Researchers with DeepGreen Metals deploy a box core tool to capture a sample of the seafloor. THE METALS COMPANY
As more and more households and businesses and governments plan their switch to electric vehicles, considering the ripple effects is as important now as it was in the age of fossil-fueled vehicles:
The electric vehicle boom is driving a surge in demand for prized metals needed for batteries and other components. Some companies say the solution lies in mining the deep oceans, but scientists say that could irreversibly damage a vast, largely pristine ecosystem.
A polymetallic nodule containing manganese, nickel, cobalt and copper gathered from the seafloor. THE METALS COMPANY
Nauru, lying about halfway across the vast expanse of the Pacific Ocean between Australia and Hawaii, is the world’s smallest island nation. But in the emerging industry of deep-sea mining, it punches far above its weight.
This June, Nauru gave notice to the International Seabed Authority (ISA), the UN agency charged with regulating mining in international waters, that it was triggering the so-called two-year rule: The agency will have to consider any application for a deep-sea mining license two years from now, under whatever regulations are on the books at the time. This effectively forces the ISA’s hand to finalize a regulatory mining code before that deadline. With this latest development, a once-fanciful idea may soon become a global industry. Continue reading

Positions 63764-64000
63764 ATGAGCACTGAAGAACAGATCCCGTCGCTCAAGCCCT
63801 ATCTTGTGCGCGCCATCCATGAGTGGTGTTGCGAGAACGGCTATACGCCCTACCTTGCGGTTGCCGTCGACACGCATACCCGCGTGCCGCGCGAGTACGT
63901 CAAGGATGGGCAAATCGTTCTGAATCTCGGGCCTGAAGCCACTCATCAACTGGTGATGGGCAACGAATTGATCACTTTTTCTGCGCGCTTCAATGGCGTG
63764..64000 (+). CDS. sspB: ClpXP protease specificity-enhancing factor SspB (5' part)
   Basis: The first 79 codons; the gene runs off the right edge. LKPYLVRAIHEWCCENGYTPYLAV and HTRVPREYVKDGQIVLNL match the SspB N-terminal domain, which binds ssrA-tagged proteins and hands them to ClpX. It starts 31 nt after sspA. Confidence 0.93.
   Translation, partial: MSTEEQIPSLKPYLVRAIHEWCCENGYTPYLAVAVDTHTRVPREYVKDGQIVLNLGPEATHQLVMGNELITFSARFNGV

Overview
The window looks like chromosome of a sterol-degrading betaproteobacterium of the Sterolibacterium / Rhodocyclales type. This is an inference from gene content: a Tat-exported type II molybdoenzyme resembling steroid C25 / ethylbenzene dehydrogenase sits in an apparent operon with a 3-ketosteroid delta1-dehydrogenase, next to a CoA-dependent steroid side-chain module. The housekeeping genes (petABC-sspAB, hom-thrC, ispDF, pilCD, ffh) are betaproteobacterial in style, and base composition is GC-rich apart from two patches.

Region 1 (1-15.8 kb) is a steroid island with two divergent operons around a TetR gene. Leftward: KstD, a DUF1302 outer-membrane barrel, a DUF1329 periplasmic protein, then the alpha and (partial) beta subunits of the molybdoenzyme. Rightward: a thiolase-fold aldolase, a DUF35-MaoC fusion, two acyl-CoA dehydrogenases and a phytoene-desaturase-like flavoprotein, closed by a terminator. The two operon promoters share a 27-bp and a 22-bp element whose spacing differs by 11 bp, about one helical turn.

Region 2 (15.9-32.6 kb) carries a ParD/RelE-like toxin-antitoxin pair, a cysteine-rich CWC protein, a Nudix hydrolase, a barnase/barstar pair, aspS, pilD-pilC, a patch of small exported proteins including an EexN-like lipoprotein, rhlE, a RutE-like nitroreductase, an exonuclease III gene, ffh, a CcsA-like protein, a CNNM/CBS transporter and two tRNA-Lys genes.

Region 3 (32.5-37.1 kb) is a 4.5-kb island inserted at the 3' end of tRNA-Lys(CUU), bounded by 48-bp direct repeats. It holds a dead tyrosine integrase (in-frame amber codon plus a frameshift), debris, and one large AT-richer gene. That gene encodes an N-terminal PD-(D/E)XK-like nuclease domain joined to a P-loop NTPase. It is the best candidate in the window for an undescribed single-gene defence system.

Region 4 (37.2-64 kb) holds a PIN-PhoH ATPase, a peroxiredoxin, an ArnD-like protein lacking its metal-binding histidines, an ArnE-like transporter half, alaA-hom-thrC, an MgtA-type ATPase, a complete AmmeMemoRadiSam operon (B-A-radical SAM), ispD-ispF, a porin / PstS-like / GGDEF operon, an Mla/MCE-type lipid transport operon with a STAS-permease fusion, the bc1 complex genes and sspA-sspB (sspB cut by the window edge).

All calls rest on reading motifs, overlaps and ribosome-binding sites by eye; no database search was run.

Amy and Dave Freeman paddle into the Boundary Waters, starting their 365 days in the wilderness to raise awareness of mining plans in the region.PHOTO: Alex Chocholousek
The Boundary Waters Canoe Area Wilderness is located in the northern third of the Superior National Forest in northeastern Minnesota. Over 1 million acres in size, it extends nearly 150 miles along the International Boundary adjacent to Canada’s Quetico Provincial Park and is bordered on the west by Voyageurs National Park. The BWCAW contains over 1200 miles of canoe routes, 12 hiking trails and over 2000 designated campsites. Wilderness offers freedom to those who wish to pursue an experience of expansive solitude, challenge and personal integration with nature.
And now some, or all of it, may be lost to sulphide mining.
Wadi Feynan was one of the first places in the world where copper was mined and smelted by humans, which when
paired with one of the first Neolithic settlements in the world, makes Feynan an extremely important area in terms of prehistoric human development. Few places in the world can boast this sort of historical wealth – and visitors to Feynan can journey into the past with or without a guide. From the first bit of ore extracted to the collapse of the Roman Empire to the 20th century, copper mining has been a major aspect of human settlement in these valleys. Innumerable shafts have been opened, collapsed, reopened, and abandoned using a wide range of methods and technologies. Today, guests at Feynan Ecolodge have the chance to venture into the past by walking or biking to these historic sites nestled in the rocky foothills of the Dana Biosphere Reserve – and learn about their historical significance. Continue reading